I especially like the Stash N Store because it holds a number of tools upright in a narrow space.  I'm thinking of getting a small one to hold makeup brushes.  We learned how to make the pincushion using two charm squares and two buttons.

The retreat also had an optional swap to participate in.  If you wanted to be in it, you filled out a questionnaire of your likes, dislikes, interests then were given a participant to provide three swap items for.  (We got this information in July so had time to figure out what to make or buy.)  I was assigned Kathy with a "K" and from the questionnaire I could tell we have a lot in common;  we both like antiques and vintage and share some of the same favorite fabric designers like French General.  

For the first night's exchange, I made her a pincushion using some linen and an old doily (but forgot to take a picture of it).  For the second night, I made some sachets filled with dried lavender and gave her a vintage embroidered linen cutlery holder.  

For the third night, I made the Lola zipper pouch using the pattern by Sotak and French General fabric.   (I highly recommend the pattern.  I've made three and find them pretty easy.)

Kristen from Delaware had me as her partner.  I mentioned my love of Corgis in the questionnaire and she came through with a Corgi pencil holder and some pens on the first night and a clear zipper bag full of little treasures on the second night.  Then the third night was the fabric bucket, Laundry Basket Quilts charm pack, and the set of rainbow colored plastic boxes in a holder.  I plan to use it to hold my English paper piecing templates and papers.  What is funny is that the day before, I noticed a similar gizmo on the work station of Wendy, sitting next to Kristen, and was quizzing her about it because I wanted one.  Wendy's came from Daiso, a Japanese dollar store that I've been to in California but I don't think we have one in New Jersey.  Kristen overheard and while at this point I did not know she was my partner (it was a secret until the third night), she knew she had "done good."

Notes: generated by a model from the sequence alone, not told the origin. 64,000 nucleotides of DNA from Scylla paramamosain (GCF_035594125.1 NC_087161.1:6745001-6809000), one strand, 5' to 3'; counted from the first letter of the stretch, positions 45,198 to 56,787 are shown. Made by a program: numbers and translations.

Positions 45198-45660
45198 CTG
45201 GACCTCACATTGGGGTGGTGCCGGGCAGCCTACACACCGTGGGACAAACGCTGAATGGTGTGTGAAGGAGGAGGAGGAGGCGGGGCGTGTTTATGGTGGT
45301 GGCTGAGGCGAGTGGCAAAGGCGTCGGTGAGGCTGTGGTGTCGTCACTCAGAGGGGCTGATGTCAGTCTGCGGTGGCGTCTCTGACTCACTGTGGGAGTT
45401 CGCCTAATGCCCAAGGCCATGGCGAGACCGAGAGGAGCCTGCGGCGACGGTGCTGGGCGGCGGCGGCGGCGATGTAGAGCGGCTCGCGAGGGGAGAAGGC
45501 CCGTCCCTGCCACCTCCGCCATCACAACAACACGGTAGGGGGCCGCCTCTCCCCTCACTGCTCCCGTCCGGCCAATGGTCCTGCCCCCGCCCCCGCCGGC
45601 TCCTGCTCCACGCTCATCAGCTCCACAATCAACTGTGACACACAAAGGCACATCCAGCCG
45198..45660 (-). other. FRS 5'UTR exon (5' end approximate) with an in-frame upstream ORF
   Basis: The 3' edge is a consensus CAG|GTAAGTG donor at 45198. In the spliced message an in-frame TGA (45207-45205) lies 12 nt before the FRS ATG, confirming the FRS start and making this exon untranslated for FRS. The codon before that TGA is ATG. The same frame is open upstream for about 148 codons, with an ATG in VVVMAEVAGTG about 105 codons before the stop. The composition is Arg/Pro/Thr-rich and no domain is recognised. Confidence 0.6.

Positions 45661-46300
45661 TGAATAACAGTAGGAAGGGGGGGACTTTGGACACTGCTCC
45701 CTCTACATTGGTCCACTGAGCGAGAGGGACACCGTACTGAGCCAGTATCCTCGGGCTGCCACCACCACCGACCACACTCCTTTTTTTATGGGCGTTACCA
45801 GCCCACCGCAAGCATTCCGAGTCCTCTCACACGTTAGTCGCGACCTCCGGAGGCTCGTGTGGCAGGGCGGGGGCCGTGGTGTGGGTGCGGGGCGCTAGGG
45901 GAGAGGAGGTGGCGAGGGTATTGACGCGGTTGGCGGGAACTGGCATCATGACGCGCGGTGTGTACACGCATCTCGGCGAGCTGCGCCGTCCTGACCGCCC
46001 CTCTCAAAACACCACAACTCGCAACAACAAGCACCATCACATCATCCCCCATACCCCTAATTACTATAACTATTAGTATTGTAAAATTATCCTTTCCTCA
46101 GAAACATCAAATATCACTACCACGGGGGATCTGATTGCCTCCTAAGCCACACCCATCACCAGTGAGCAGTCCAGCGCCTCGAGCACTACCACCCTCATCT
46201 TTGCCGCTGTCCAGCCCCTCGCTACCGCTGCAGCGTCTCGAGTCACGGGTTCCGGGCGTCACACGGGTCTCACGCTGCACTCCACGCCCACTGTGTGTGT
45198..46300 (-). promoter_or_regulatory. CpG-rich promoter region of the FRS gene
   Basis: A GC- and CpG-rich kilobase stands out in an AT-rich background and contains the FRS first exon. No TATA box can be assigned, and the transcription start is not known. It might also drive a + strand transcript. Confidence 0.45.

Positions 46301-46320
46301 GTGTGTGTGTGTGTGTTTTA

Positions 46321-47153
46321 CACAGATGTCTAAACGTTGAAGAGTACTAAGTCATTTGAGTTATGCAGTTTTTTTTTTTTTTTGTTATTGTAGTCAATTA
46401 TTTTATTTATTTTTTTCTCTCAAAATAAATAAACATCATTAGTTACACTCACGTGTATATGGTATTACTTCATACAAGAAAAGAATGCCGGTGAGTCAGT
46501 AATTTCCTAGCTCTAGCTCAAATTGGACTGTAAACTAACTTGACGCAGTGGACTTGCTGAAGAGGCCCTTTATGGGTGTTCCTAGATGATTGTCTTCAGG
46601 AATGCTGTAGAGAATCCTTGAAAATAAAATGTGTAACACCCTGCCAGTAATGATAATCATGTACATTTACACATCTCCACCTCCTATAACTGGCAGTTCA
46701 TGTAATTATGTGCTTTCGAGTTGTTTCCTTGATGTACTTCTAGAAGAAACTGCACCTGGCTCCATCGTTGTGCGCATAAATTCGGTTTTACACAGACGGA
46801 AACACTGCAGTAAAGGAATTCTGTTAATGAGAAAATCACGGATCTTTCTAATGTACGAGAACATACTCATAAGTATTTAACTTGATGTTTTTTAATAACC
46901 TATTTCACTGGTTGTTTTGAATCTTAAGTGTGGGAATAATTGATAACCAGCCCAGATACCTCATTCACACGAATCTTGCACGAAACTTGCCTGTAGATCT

So that's my report on Sew Brimfield.  If you get a chance to go on a quilt retreat, I urge you to take it.  I really couldn't make time for one when I was employed full time but am so glad I did this one.  I lost some of my quilting mojo over the summer and felt stalled on my projects but regained the enthusiasm with the retreat and my granny square quilt is almost finished.  Of course, I will be naming it Sew Brimfield.

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Friday, September 9, 2022

Bee Organized Cutting Mat & Ruler Carrier

So, I made a bag.  A very large bag!

I've had these Robyn Pandolph fabrics from the Hannah Bella line in my stash for almost 20 years.  I bought them when Miss Main Street was a child, intending to make a quilt for her bedroom, but before I got to it, her taste changed and she didn't want anything girly or floral.  I ended up making her a quilt with bright batiks instead.  So all this fabric has been patiently waiting for a project to come along.